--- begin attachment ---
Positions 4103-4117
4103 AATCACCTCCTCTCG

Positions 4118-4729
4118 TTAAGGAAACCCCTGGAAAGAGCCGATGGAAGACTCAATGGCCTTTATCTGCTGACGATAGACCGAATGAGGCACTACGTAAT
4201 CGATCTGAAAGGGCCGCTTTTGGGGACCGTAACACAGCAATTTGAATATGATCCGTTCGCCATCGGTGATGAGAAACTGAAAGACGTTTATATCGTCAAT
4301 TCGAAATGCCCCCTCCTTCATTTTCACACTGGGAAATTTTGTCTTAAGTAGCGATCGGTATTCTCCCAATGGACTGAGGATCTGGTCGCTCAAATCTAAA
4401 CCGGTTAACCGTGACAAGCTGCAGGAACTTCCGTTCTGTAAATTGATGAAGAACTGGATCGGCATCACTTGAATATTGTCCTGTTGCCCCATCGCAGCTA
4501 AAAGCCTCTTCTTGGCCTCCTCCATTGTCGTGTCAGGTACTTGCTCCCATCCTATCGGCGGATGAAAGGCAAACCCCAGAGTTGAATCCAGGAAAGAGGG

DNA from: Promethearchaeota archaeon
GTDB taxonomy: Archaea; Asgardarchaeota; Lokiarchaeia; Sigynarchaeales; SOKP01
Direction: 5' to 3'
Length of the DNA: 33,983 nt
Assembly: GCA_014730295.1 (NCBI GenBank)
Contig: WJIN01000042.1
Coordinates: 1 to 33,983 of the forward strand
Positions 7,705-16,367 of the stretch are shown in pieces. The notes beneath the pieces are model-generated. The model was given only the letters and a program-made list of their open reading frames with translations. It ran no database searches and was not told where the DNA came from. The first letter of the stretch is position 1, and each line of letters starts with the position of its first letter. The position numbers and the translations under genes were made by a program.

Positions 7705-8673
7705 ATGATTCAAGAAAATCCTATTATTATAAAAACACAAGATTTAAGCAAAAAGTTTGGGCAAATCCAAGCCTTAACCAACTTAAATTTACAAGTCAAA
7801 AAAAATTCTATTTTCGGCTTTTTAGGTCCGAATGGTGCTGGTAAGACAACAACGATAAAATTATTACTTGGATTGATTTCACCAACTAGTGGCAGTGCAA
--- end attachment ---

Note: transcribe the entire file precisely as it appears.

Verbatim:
Positions 4103-4117
4103 AATCACCTCCTCTCG

Positions 4118-4729
4118 TTAAGGAAACCCCTGGAAAGAGCCGATGGAAGACTCAATGGCCTTTATCTGCTGACGATAGACCGAATGAGGCACTACGTAAT
4201 CGATCTGAAAGGGCCGCTTTTGGGGACCGTAACACAGCAATTTGAATATGATCCGTTCGCCATCGGTGATGAGAAACTGAAAGACGTTTATATCGTCAAT
4301 TCGAAATGCCCCCTCCTTCATTTTCACACTGGGAAATTTTGTCTTAAGTAGCGATCGGTATTCTCCCAATGGACTGAGGATCTGGTCGCTCAAATCTAAA
4401 CCGGTTAACCGTGACAAGCTGCAGGAACTTCCGTTCTGTAAATTGATGAAGAACTGGATCGGCATCACTTGAATATTGTCCTGTTGCCCCATCGCAGCTA
4501 AAAGCCTCTTCTTGGCCTCCTCCATTGTCGTGTCAGGTACTTGCTCCCATCCTATCGGCGGATGAAAGGCAAACCCCAGAGTTGAATCCAGGAAAGAGGG

DNA from: Promethearchaeota archaeon
GTDB taxonomy: Archaea; Asgardarchaeota; Lokiarchaeia; Sigynarchaeales; SOKP01
Direction: 5' to 3'
Length of the DNA: 33,983 nt
Assembly: GCA_014730295.1 (NCBI GenBank)
Contig: WJIN01000042.1
Coordinates: 1 to 33,983 of the forward strand
Positions 7,705-16,367 of the stretch are shown in pieces. The notes beneath the pieces are model-generated. The model was given only the letters and a program-made list of their open reading frames with translations. It ran no database searches and was not told where the DNA came from. The first letter of the stretch is position 1, and each line of letters starts with the position of its first letter. The position numbers and the translations under genes were made by a program.

Positions 7705-8673
7705 ATGATTCAAGAAAATCCTATTATTATAAAAACACAAGATTTAAGCAAAAAGTTTGGGCAAATCCAAGCCTTAACCAACTTAAATTTACAAGTCAAA
7801 AAAAATTCTATTTTCGGCTTTTTAGGTCCGAATGGTGCTGGTAAGACAACAACGATAAAATTATTACTTGGATTGATTTCACCAACTAGTGGCAGTGCAA